Buying a gift for Jon is a challenge. He has his passions — fishing/fly-tying, paddling/canoe tripping, cycling/bike repair — but each of these areas is fraught with esoteric paraphernalia. Too easy to get it wrong so I resort to gifts of money, a most unsatisfactory alternative.
This is not the way I was raised. Mom and I took gifting seriously. We hunted the big game: the perfect gift. The tsunami of offshore goods had not reached our shores so it was possible to scope out pretty well every modestly priced item around and choose the absolute best whatever. Anything less than a delighted recipient meant an annual mission unaccomplished. Admittedly we were all conditioned to evince glee but usually it was sincere. Life was simpler then.
Now life is awash in consumer goods. Too many choices. Yikes. And here we are again in August. First comes our anniversary, and then it's Jon's birthday. To up the ante further, it is our 35th. What to do?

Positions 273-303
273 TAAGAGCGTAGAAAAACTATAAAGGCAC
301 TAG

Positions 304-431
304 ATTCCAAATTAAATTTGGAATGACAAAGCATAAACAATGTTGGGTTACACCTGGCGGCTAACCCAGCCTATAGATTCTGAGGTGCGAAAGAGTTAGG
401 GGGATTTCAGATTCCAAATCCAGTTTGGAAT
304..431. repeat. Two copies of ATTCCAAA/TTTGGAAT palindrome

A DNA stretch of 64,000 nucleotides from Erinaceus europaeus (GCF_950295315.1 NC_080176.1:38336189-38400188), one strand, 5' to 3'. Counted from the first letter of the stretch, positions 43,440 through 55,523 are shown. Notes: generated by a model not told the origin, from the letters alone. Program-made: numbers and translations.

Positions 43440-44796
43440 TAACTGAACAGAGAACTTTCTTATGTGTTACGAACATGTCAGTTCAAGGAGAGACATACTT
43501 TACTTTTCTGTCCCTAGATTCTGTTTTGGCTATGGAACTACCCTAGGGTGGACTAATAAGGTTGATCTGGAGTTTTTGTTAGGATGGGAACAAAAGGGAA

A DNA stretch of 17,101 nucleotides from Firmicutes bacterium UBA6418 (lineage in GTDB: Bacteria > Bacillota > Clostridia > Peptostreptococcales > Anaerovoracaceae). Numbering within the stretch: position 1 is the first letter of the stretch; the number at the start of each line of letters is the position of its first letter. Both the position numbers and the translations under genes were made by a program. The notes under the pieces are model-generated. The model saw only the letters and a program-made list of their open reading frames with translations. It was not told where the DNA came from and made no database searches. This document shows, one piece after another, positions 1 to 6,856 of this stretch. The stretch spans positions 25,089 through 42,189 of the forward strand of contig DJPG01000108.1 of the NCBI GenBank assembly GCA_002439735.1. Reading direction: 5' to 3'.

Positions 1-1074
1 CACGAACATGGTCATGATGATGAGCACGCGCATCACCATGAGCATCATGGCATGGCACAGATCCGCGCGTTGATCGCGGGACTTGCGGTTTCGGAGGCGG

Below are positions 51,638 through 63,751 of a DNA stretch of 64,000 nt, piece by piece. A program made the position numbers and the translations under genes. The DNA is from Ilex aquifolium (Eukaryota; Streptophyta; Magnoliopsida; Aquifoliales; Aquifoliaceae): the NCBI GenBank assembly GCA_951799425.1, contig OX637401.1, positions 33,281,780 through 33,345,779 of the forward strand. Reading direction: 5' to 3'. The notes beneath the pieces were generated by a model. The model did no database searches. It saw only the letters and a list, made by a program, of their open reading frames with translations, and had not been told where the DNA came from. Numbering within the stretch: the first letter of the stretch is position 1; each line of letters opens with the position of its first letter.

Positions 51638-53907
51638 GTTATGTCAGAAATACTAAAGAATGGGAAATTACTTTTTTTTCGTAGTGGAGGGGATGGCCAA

One school of thought claims that “It ain't an event without cement.” In point of fact I have twice given Jon a garden statue. The first was a fisherman, in the form of a heron, and the other a Scottie, there being no hope of finding a cement Skye terrier. Both times I festooned them in big red ribbons and stood them by the door. Both times he went a week without noticing them and then did so only after I pointed them out. Not the reaction I had been hoping for.
Nor does the complete opposite — pure practicality—strike the right note either. A friend bought his wife a load of gravel for the driveway for their anniversary. I'm pretty sure you don't survive two of those in a marriage. Similarly, dishcloths make a rotten birthday gift.
Even a portrait can backfire. One year I ran out of time and had to present Jon with the grisaille. Months later I finished the painting only to discover that he preferred the underpainting.
The clock is ticking…. I probably should be arranging for that gravel delivery.